Stunning Sentences

Writing that really pops is always full of stunning sentences. I love savoring these kinds of sentences as I read, and I try to find ways to write my own savory sentences. Depending on the kind of writing you are into, you can’t always be too poetic or certain kinds of readers get bored. But even in genre fiction, mystery, or action adventures, there is always room for some well crafted similes or metaphors, right?

img_4211Here is one of my favorite sentences from a weird western I read recently, The Hawkline Monster by Richard Brautigan. There are some amazing sentences in this book.

“The road was very bleak, wandering like the handwriting of a dying person over the hills.”

And, this is an amazing sentence describing a kiss between Tris and Four in Insurgent by Veronica Roth:

“I press into the distance between us until it is gone, crushing the secrets we have kept and the suspicions we have harbored-for good, I hope.”

From the master of horror, Edgar Allen Poe, comes this choice sentence describing one of the creepy rooms in the house of Usher, from the short story, The Fall of the House of Usher:

“Feeble gleams of encrimsoned light made their way through the trellised panes, and served to render sufficiently distinct the more prominent objects around; the eye, however, struggled in vain to reach the remoter angles of the chamber, or the recesses of the vaulted and fretted ceiling.”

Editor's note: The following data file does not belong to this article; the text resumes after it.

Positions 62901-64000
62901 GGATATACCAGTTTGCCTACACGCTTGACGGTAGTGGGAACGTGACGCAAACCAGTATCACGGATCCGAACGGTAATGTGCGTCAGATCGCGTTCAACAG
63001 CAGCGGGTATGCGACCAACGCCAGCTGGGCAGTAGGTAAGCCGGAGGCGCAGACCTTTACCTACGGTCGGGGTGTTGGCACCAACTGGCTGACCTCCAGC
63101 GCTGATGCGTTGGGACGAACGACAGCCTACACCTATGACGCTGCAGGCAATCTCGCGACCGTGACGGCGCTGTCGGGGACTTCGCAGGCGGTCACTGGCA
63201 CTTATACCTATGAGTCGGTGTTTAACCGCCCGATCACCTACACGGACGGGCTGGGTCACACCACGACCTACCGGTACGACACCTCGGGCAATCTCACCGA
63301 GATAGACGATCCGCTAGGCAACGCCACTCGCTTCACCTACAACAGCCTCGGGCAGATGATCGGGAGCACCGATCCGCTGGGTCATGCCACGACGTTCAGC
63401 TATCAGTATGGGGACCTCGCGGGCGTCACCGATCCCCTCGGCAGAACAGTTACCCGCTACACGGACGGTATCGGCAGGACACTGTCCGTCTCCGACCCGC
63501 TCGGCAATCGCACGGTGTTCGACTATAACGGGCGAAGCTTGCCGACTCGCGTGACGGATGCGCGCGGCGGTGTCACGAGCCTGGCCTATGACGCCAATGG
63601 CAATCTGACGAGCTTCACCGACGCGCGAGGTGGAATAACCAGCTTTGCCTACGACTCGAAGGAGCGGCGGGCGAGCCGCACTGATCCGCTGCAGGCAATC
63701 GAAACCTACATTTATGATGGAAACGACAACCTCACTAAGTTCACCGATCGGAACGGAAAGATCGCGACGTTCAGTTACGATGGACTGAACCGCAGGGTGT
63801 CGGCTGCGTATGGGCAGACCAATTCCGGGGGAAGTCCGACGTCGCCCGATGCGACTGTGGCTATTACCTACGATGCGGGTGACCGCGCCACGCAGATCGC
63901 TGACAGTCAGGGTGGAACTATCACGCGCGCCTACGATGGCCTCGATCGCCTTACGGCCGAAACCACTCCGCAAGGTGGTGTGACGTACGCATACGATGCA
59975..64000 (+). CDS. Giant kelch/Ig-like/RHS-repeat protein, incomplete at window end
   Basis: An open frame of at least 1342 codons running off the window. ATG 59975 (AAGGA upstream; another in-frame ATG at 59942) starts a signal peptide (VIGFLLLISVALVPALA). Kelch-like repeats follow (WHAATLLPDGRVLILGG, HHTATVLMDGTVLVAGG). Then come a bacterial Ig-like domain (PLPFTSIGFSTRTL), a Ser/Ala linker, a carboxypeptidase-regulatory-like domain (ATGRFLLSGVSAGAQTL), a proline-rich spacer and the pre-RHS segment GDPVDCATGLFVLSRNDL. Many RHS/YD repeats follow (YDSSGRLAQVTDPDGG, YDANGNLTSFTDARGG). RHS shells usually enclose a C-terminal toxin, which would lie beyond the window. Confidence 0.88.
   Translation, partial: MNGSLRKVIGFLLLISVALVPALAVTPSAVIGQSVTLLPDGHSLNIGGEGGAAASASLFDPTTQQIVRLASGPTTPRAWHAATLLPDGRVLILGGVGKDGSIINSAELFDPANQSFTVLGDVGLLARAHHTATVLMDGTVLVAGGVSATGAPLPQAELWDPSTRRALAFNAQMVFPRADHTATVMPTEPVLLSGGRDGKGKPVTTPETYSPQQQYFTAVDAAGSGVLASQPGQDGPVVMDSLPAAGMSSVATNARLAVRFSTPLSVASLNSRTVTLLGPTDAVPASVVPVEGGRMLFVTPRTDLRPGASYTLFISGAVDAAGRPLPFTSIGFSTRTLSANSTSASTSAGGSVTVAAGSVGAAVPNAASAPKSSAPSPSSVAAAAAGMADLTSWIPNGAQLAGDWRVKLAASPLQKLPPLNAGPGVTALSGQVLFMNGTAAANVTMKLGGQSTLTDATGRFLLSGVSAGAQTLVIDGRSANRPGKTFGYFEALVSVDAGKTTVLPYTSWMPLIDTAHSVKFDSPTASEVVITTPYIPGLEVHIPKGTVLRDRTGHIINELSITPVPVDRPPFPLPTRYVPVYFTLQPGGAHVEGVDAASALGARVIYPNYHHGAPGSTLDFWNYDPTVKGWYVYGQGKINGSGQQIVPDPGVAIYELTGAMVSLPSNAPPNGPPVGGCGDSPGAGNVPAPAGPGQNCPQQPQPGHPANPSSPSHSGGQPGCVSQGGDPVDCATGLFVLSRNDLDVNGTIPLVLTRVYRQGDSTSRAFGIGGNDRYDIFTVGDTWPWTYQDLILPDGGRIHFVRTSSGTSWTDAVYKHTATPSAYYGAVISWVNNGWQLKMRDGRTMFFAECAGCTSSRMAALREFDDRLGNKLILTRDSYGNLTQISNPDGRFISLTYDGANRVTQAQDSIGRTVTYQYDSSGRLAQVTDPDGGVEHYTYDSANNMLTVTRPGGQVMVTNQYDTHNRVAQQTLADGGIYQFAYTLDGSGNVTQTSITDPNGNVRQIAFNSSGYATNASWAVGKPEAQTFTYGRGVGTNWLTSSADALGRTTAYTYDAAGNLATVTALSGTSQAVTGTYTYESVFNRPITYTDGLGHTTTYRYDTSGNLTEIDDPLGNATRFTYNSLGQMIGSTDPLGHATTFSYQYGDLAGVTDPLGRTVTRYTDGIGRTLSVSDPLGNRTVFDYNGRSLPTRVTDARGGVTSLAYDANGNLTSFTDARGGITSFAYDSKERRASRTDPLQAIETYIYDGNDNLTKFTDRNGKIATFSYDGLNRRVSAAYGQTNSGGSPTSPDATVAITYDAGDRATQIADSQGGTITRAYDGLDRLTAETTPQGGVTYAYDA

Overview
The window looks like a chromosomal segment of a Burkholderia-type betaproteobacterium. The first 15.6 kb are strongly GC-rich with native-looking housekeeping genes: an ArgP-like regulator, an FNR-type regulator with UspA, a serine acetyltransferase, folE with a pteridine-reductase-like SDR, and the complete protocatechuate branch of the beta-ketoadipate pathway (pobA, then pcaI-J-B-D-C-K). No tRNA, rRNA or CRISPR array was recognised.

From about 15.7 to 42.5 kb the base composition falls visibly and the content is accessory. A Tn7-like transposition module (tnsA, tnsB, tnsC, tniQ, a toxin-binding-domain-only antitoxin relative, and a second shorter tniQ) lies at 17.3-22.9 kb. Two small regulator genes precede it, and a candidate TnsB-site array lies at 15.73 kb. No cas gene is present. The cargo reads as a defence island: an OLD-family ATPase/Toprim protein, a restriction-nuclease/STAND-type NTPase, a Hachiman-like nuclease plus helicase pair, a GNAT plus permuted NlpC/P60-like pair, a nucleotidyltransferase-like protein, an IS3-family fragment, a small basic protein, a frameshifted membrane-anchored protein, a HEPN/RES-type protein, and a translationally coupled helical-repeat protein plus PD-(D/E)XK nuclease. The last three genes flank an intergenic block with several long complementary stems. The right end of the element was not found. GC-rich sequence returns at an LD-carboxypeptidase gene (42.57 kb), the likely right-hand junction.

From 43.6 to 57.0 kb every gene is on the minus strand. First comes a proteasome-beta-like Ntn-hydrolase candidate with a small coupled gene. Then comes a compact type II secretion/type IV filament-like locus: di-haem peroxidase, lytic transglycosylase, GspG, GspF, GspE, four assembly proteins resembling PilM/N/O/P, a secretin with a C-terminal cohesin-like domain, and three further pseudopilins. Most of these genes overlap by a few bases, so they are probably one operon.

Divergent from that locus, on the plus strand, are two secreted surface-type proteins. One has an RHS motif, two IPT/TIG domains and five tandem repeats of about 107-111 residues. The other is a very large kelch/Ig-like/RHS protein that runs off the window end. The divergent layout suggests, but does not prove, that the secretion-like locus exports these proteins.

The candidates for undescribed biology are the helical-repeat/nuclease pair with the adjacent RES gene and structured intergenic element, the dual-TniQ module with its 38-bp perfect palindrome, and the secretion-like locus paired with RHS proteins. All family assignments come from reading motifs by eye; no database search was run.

These are just a few poetic moments in stories that aren’t necessarily boxed into the Literary Fiction genre. As I continue to read, I plan to pay more attention to lovely writing and share choice sentences I come across with you all.

Do you have any favorite sentences? And how do you feel about stories that are more poetic than action or plot-based?

 

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3 thoughts on “Stunning Sentences

  1. I also enjoy beautifully written sentences, but for some reason, my brain never remembers specifics. (Only plot and character stuff about the story I read.)

    Probably the one favorite I have is “He was born with the gift of laughter and the knowledge that the world was mad.” It’s from a book called Scaramouche. Not people have read it, sadly, but it’s right up there with Three Musketeers for swash-buckling fun.

    Liked by 1 person

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